Feeds

Ubuntu Qt equality promised post Narwhal

'Not a criticism of GNOME'

A new approach to endpoint data protection

Ubuntu is getting enhanced support for Qt tools, paving the way for wider deployment of the Linux distro on a range of devices.

Ubuntu founder Mark Shuttleworth has blogged that Canonical is driving development of dconf bindings for Qt and that it's working with dconf expert Ryan Lortie.

The idea is that with a release of Ubuntu after Natty Narwhal in April, Qt apps will be able to use the same framework as other Ubuntu apps. "We're confident the result will be natural for Qt developers, and a complete expression of dconf's semantics and style," Shuttleworth said.

Shuttleworth positioned the move as providing choice by putting Qt on an equal footing in the Ubuntu ecosystem and distro. Qt libraries will be put on future Ubuntu CDs.

"We will evaluate applications developed with Qt for inclusion on the CD and default install of Ubuntu," Shuttleworth said.

Qt is a cross-platform application and UI framework that runs on Windows, Linux, and Mac. It lets you write a single web-enabled application for deployment on desktop, mobile and embedded systems.

It's been Shuttleworth's mission to put Ubuntu in a greater number of embedded devices, such as in-car systems.

Qt customers include Genivi, which offers in-car systems; the European Space Agency; and Nokia's Windows7-based Booklet 3G and Asus EeePC running Linux. Nokia bought Qt maker Trolltech for $153m in 2008.

Shuttleworth said the decision to be more open to Qt is not a criticism of GNOME. Nice words, but GNOME has been demoted as the default interface after six years in Natty Narwhal in favor of Ubuntu's Unity multi-touch interface. GNOME will be offered as a non-standard installation.

Shuttleworth said at the time that GNOME was slipping behind in development. Unity will mean a new application dock and launch bar as well as multi-touch application use. Unity started as Ubuntu's interface for netbooks and devices, but it has graduated up to desktops. ®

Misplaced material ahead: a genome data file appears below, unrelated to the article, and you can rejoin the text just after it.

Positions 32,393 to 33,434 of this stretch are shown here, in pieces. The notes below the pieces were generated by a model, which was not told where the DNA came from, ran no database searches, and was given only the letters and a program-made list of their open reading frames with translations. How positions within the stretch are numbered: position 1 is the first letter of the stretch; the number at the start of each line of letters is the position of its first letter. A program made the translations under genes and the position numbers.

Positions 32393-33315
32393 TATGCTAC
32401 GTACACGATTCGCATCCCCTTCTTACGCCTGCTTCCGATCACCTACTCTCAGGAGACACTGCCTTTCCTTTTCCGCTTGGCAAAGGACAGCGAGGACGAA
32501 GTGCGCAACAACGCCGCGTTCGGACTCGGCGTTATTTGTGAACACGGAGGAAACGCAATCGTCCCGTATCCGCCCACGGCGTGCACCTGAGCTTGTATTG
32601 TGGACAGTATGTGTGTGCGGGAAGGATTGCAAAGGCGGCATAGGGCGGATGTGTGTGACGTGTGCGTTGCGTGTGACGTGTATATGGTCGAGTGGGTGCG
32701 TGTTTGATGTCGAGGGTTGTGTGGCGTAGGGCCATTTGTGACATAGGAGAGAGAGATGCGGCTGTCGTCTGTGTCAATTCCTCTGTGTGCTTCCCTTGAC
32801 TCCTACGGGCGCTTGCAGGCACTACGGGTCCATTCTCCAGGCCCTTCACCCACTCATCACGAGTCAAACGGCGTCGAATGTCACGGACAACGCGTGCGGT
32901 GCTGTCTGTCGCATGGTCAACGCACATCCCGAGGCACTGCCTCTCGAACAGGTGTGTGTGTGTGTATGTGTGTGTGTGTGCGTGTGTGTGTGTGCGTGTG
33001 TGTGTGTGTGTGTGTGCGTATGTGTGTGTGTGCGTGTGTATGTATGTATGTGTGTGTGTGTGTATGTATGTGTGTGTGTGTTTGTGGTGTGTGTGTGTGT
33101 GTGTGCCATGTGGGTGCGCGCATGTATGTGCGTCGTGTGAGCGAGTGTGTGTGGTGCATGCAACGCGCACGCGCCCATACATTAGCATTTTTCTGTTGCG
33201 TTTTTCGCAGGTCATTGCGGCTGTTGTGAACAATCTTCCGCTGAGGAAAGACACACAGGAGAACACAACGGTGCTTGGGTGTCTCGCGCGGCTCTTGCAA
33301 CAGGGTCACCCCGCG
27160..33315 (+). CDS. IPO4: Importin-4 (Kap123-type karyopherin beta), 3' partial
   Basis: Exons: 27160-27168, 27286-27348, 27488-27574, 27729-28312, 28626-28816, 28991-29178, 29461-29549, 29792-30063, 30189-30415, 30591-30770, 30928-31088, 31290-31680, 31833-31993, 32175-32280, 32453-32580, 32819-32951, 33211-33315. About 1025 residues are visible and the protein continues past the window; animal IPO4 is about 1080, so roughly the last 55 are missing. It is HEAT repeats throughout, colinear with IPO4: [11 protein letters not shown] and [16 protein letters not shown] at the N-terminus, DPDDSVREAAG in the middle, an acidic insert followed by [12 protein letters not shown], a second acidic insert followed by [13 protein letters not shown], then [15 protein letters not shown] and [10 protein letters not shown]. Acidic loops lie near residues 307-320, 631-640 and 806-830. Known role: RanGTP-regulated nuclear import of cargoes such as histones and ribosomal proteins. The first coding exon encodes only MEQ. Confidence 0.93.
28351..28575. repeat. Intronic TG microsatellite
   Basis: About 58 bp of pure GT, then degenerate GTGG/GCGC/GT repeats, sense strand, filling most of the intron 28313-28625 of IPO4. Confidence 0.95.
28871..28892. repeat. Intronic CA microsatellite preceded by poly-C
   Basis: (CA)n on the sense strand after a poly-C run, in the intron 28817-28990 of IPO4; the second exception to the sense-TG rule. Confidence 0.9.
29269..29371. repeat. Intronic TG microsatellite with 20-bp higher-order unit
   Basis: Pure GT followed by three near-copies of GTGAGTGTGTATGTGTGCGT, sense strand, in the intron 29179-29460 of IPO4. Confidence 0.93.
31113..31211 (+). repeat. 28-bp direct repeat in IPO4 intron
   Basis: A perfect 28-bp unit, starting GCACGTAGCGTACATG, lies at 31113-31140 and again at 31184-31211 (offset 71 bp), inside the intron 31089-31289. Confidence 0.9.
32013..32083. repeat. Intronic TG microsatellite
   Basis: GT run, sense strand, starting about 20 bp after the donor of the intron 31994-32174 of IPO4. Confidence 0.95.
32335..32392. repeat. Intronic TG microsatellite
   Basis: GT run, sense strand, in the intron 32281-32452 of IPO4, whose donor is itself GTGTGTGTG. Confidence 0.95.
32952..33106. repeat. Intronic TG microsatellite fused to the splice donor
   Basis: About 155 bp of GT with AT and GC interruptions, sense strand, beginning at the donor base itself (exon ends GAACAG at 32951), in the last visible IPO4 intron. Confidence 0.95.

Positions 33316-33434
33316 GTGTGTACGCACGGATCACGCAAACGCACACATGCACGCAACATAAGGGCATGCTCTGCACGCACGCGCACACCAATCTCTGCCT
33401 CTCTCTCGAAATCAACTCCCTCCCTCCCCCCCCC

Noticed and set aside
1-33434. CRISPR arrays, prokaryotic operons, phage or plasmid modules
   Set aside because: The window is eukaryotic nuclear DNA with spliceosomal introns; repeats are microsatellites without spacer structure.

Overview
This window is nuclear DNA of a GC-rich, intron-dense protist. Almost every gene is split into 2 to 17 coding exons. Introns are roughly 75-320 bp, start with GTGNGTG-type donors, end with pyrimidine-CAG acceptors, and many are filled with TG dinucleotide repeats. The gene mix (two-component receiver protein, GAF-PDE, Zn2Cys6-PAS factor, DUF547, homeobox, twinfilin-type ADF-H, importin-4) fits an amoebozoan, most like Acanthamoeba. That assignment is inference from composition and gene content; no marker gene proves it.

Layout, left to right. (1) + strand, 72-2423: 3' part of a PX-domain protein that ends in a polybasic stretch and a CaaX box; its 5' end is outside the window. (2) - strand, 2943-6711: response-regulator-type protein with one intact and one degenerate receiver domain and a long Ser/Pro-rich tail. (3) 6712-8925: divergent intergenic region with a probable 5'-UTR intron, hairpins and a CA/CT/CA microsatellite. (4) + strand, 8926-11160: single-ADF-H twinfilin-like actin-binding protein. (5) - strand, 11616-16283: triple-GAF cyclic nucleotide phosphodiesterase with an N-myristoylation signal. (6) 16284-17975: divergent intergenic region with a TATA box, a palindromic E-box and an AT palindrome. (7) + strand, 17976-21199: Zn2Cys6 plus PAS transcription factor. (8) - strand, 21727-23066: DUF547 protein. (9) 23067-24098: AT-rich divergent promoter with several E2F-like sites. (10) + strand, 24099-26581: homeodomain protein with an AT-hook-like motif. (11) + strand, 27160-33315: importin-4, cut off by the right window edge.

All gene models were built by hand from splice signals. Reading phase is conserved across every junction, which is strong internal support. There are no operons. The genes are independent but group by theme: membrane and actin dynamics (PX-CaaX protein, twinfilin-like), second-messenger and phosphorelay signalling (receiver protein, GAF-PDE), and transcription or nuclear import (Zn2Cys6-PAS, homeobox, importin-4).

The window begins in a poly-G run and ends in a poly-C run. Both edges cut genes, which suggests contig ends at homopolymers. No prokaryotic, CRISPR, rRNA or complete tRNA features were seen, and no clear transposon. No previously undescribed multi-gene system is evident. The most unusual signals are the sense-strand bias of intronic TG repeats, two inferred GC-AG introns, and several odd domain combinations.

7 Elements of Radically Simple OS Migration

More from The Register

next story
PEAK LANDFILL: Why tablet gloom is good news for Windows users
Sinofsky's hybrid strategy looks dafter than ever
Leaked Windows Phone 8.1 Update specs tease details of Nokia's next mobes
New screen sizes, dual SIMs, voice over LTE, and more
Fiendishly complex password app extension ships for iOS 8
Just slip it in, won't hurt a bit, 1Password makers urge devs
Mozilla keeps its Beard, hopes anti-gay marriage troubles are now over
Plenty on new CEO's todo list – starting with Firefox's slipping grasp
Apple: We'll unleash OS X Yosemite beta on the MASSES on 24 July
Starting today, regular fanbois will be guinea pigs, it tells Reg
Another day, another Firefox: Version 31 is upon us ALREADY
Web devs, Mozilla really wants you to like this one
Secure microkernel that uses maths to be 'bug free' goes open source
Hacker-repelling, drone-protecting code will soon be yours to tweak as you see fit
Cloudy CoreOS Linux distro declares itself production-ready
Lightweight, container-happy Linux gets first Stable release
prev story

Whitepapers

7 Elements of Radically Simple OS Migration
Avoid the typical headaches of OS migration during your next project by learning about 7 elements of radically simple OS migration.
Implementing global e-invoicing with guaranteed legal certainty
Explaining the role local tax compliance plays in successful supply chain management and e-business and how leading global brands are addressing this.
Consolidation: The Foundation for IT Business Transformation
In this whitepaper learn how effective consolidation of IT and business resources can enable multiple, meaningful business benefits.
Solving today's distributed Big Data backup challenges
Enable IT efficiency and allow a firm to access and reuse corporate information for competitive advantage, ultimately changing business outcomes.
A new approach to endpoint data protection
What is the best way to ensure comprehensive visibility, management, and control of information on both company-owned and employee-owned devices?